Every Tuesday morning, volunteer Reed Taillard has a new maintenance task for the day.
Today, there’s a willow hedge that needs pruning. Nearby, an invasive Himalayan blackberry bush desperately needs a trim.
Though Taillard’s work is crucial to keeping the habitat healthy at Blue Lake Regional Park, animals at the Oregon Zoo are counting on Taillard, too.
The unwanted piles of plant debris that Taillard removes have become the new favorite toys and snacks of the zoo’s elephants and bears.
Through a collaboration that started in spring 2016, volunteers collect the leaves, twigs and vegetation left over from pruning and other grounds maintenance done at Metro parks, natural areas and cemeteries. The debris is delivered to the Oregon Zoo, where animals consume the vegetation, known as browse.
For many zoo animals, browse plays a key role in maintaining a naturally healthy diet.
“It supplements not only their nutritional intake, but the enrichment is very important,” said Dani Ferguson, a horticulturalist at the zoo. “Browse could be scattered around an exhibit to encourage animals to seek it out. Black bears will pick it up, play with it, play with each other, or throw it up in the air.”
Senior elephant keeper Bob Lee says that no zoo animals benefit from the browse as much as the elephants. When consumed, the material helps wear down elephant teeth, which is useful in avoiding surgical procedures, such as extraction. The non-native strawberry trees and invasive blackberries are among elephant favorites.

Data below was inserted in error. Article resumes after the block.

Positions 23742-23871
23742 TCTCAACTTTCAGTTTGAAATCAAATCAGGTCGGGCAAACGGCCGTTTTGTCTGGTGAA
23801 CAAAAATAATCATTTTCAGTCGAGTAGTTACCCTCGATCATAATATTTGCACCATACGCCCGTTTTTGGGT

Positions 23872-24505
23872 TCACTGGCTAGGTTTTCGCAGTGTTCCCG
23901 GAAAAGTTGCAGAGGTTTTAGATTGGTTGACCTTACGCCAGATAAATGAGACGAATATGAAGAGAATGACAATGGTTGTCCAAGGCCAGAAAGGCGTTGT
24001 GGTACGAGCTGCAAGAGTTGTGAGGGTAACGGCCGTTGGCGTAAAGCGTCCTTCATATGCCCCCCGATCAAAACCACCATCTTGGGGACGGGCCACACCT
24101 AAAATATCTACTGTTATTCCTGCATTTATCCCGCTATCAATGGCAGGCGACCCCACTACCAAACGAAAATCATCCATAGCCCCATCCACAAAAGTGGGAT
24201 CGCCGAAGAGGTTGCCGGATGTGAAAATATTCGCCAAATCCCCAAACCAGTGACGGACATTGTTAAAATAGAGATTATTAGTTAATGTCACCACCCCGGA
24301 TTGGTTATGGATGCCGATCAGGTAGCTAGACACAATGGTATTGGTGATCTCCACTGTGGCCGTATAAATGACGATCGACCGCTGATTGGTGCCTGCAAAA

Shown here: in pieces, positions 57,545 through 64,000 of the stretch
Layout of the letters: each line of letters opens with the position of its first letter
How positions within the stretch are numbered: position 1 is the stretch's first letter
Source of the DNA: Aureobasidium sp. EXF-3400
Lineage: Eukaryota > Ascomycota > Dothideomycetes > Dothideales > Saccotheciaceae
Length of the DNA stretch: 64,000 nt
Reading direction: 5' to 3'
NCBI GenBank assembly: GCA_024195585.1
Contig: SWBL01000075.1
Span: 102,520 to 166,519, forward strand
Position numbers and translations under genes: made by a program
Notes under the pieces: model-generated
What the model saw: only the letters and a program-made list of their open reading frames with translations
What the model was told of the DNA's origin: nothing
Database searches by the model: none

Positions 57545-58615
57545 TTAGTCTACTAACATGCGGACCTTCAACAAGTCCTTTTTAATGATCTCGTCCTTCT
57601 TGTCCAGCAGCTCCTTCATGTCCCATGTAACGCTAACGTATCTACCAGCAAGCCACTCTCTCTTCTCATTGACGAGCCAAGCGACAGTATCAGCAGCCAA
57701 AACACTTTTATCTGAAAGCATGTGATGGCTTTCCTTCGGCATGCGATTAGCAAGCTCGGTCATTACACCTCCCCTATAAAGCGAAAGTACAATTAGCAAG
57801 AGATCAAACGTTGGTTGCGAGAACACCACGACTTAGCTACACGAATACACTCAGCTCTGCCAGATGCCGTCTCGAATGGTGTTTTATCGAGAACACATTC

“Because of their size, elephants are able to take a whole lot more browse than the other animals,” Lee said. “These guys eat over 100 pounds of food every day and they require great diversity, so this works out really well for them.”
The innovative partnership began when parks staff inquired about ways to deliver the material to zoo animals, instead of hauling it or paying someone to take it away.
Throughout the last few months, volunteers have worked with staff to trim, cut and prune plants across Metro parks, natural areas and cemeteries. The same day, material is loaded onto trucks and sent to the zoo.
Volunteers are a crucial part to getting the job done. A class from the Multnomah Education Service District routinely volunteers. The 10 students range in age from 16 to 24 and are part of a transition class to learn work skills.
Taillard, who has been volunteering with the horticulture team for about two years, says she volunteers as a way of giving back to the community.
“I love the zoo, being outside, working with Dani and the horticulture crew,” Taillard said. “It’s a great place to volunteer, give back and feel like you’re doing the right thing.”
Since its inception, the program has proved advantageous to both Metro and zoo staff by reducing waste and providing natural material to animals.
“It’s been really helpful for us to have another source of plants to use for the animals,” Taillard said. “It’s been really bene cial for all parties involved.”
The process doesn’t end there. In return, park staff hauls away “zoodoo,” animal waste that has been composted. The compost can be used at parks to suppress weeds, retain moisture in the soil and naturally fertilize the ground.
“It’s building a relationship around who’s available, what’s available,” said Lupine DeSnyder, a volunteer coordinator for Metro. “It’s really just talking to each other a lot more so we’re able to make the cycle work better for both parties.”